Born to a literary family (she was related to Fazle Haq Khairabadi on her father’s side), Altaf Fatima came to Pakistan from Lucknow at the age of 21. In 1953, her elder sister, Rishaad Fatima, passed away, leaving behind two children, aged one and three years. Altaf Fatima raised them. She did not marry. Later, her brother Fazle Qadeer, then serving in Islamabad, sent his son Arslan Qadeer to live with her in Lahore. For a living, she taught Urdu at Islamia College, Cooper Road. She was quite close to her brother whom she also admired for his great insights.

Back in Lucknow, writer Nayyer Masud had been a next door neighbour. They remained on very good terms. In Lahore, she made many friends besides her students and admirers. Once reminded of her Urdu-speaking origins, she said: “Punjabis have done the most for Urdu,” Huma Anwar narrates.

Prof Amjad Tufail, a writer quite active in Halqa-e-Arbab-e-Zauq however, believes she just did not write on political issues. By temperament and choice, he says, she was among writers of fiction who seek to depict reality. “The protagonist’s love of the China Man in Dastak Na Do is unattainable. When she meets him years later, she doesn’t even recognise him. That is Altaf Fatima for you: her stories encompass the life of the common man.”

As for her person, he says, “She had a great sense of honour and she lived up to her ideals. Two years back, the Academy of Letters chairman visited her in person and offered her a cheque to support her household. She refused the help from the government. She believed in a writer’s independence. She was a rare, exceptional woman.”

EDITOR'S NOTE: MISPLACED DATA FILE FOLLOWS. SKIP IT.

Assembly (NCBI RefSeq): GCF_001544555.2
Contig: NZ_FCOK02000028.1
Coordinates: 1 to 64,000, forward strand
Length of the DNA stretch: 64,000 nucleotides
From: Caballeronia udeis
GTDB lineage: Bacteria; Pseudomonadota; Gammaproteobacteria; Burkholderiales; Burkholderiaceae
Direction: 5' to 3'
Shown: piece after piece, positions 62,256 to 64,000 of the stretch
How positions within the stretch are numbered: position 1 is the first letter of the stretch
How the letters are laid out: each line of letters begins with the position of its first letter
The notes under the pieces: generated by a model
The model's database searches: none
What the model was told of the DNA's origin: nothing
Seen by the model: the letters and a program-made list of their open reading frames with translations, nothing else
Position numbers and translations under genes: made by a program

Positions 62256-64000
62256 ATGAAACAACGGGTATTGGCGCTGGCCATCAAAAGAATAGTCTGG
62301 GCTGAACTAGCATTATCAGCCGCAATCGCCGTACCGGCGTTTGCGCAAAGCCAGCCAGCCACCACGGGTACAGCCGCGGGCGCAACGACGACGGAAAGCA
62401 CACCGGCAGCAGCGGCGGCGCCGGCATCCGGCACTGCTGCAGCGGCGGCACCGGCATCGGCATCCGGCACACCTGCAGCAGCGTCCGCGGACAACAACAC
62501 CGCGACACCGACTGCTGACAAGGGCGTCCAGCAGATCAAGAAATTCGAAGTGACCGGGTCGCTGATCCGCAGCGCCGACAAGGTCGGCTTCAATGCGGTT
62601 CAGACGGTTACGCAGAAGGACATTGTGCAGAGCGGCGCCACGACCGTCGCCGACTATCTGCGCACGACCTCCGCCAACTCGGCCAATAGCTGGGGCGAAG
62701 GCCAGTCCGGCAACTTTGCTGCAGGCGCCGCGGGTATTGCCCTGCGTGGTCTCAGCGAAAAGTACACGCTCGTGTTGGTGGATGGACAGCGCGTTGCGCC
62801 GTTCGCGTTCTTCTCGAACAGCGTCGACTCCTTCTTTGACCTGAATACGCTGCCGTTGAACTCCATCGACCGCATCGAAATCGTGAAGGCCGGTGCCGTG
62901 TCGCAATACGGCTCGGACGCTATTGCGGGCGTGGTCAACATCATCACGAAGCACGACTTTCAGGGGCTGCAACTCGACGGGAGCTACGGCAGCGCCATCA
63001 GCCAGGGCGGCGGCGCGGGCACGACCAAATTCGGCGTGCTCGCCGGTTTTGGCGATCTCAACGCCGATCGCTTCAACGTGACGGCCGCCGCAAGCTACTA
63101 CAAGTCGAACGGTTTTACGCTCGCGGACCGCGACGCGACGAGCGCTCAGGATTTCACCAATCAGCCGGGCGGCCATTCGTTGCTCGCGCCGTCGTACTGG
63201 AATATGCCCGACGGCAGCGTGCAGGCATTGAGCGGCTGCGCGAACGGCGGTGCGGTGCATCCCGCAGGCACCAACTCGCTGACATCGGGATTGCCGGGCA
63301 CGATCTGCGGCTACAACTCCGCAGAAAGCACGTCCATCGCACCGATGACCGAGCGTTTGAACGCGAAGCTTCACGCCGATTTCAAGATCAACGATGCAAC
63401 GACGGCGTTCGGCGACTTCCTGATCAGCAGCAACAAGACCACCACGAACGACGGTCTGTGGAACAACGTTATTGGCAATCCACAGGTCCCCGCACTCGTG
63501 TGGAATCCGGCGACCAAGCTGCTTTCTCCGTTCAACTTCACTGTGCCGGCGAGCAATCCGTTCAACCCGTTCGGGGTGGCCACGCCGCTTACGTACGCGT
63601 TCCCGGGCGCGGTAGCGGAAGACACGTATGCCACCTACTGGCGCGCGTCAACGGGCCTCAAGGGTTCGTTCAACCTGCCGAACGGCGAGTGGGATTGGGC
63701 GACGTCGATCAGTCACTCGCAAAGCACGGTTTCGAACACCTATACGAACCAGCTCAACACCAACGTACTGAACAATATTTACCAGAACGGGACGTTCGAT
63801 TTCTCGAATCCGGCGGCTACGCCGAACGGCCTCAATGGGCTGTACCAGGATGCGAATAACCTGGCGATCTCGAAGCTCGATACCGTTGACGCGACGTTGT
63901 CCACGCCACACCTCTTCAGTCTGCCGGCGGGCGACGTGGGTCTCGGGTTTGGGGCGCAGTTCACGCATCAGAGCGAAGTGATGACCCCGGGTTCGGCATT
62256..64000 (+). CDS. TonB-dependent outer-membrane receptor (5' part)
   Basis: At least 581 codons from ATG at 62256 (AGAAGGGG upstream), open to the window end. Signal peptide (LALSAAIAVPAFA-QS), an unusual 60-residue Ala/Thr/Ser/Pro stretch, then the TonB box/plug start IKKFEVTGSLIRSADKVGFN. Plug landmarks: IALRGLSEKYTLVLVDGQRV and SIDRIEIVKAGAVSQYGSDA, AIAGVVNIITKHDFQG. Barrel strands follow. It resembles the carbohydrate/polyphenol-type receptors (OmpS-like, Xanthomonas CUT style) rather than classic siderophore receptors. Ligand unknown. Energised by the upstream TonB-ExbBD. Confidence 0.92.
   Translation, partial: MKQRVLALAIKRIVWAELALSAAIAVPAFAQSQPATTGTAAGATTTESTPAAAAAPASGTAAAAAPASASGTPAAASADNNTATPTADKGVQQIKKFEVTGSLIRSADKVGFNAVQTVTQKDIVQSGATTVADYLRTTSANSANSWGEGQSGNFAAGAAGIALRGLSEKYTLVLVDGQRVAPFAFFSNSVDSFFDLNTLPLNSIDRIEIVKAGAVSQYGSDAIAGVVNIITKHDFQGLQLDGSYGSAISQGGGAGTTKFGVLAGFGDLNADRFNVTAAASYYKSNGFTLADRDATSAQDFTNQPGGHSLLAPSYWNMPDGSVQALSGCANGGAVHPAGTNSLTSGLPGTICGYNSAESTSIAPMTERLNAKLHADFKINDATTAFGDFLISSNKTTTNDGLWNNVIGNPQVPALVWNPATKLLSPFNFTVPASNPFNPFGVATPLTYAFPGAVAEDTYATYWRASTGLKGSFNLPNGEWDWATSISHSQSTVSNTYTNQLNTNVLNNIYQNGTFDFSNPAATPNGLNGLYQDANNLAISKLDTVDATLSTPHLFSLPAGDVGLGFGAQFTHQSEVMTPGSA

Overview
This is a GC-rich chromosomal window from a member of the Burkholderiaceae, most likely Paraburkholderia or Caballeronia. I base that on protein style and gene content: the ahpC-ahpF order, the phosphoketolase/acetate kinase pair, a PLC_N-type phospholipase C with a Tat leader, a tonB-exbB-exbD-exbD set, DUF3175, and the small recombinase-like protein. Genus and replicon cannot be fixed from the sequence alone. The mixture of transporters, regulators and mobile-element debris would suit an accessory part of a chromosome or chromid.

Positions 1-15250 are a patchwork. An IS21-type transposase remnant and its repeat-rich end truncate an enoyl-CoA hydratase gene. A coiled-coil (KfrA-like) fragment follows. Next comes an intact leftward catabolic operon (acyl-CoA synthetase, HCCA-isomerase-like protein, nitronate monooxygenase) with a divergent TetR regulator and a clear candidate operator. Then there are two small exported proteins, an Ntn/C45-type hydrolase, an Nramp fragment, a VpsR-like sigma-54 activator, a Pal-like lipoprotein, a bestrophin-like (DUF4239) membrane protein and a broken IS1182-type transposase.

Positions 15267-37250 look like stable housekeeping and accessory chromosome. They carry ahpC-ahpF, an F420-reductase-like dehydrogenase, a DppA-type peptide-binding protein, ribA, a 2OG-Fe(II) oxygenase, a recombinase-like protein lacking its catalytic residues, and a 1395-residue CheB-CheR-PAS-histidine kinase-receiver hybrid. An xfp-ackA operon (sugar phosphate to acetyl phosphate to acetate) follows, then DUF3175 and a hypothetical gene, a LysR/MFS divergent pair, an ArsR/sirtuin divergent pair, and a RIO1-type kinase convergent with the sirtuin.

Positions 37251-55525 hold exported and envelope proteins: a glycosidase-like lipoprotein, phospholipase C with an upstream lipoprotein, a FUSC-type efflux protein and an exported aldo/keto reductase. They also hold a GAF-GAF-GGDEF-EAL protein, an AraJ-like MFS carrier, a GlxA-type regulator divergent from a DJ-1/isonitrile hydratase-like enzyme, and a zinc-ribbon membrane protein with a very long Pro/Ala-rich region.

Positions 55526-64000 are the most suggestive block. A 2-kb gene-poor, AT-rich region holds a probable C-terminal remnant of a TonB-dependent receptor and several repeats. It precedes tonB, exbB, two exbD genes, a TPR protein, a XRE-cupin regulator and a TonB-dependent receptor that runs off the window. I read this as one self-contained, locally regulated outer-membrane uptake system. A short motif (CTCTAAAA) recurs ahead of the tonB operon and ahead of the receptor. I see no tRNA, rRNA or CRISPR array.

Huma Anwar recalls her as somebody to whom reading and writing came naturally. “She wrote because it was important to her. She did not seek applause, leave alone crave it. She did, however, sometimes remark, not without amusement, that unlike some other writers she had not become a popular subject for critics.”

“While she did not seek the limelight and was quite selfless, she was mentally agile till the end. There were always newspapers and books on her side table. She never even complained that the font size was too small or unreadable.

Also read: A schoolboy’s take

“The way she took care of her daily chores was an inspiration. She convinced me that old age did not imply helplessness. She was also contented and grateful at all times. She wouldn’t let a visitor leave without having tea which she made herself. When I insisted that she let me make the tea, she would say, ‘In this house, I am the president.’ When I once said, ‘you are all alone,’ she said, ‘Allah is always there (with me).’“

She liked to cook and invite people over to have lunch with her. She had less company towards the end as many of her favourite contemporaries were no more. In the end, she faded out without ever being clinically ill.

Altaf Fatima passed away on November 29, 2018 at the age of 91.

Saadia Salahuddin

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The author is a staff member. She may be reached at [email protected]